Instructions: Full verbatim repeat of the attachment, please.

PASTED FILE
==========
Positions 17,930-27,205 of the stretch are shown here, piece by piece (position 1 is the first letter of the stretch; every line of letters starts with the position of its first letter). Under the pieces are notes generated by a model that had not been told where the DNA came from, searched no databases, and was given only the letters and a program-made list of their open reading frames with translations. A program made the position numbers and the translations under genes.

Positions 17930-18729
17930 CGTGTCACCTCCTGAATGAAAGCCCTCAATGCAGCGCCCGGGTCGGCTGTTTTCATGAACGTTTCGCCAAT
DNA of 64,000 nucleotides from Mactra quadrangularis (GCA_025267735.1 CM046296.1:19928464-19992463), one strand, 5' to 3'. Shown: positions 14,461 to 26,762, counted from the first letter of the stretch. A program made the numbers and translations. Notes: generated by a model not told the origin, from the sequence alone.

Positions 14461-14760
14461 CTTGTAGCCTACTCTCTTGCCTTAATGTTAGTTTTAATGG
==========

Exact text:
Positions 17,930-27,205 of the stretch are shown here, piece by piece (position 1 is the first letter of the stretch; every line of letters starts with the position of its first letter). Under the pieces are notes generated by a model that had not been told where the DNA came from, searched no databases, and was given only the letters and a program-made list of their open reading frames with translations. A program made the position numbers and the translations under genes.

Positions 17930-18729
17930 CGTGTCACCTCCTGAATGAAAGCCCTCAATGCAGCGCCCGGGTCGGCTGTTTTCATGAACGTTTCGCCAAT
DNA of 64,000 nucleotides from Mactra quadrangularis (GCA_025267735.1 CM046296.1:19928464-19992463), one strand, 5' to 3'. Shown: positions 14,461 to 26,762, counted from the first letter of the stretch. A program made the numbers and translations. Notes: generated by a model not told the origin, from the sequence alone.

Positions 14461-14760
14461 CTTGTAGCCTACTCTCTTGCCTTAATGTTAGTTTTAATGG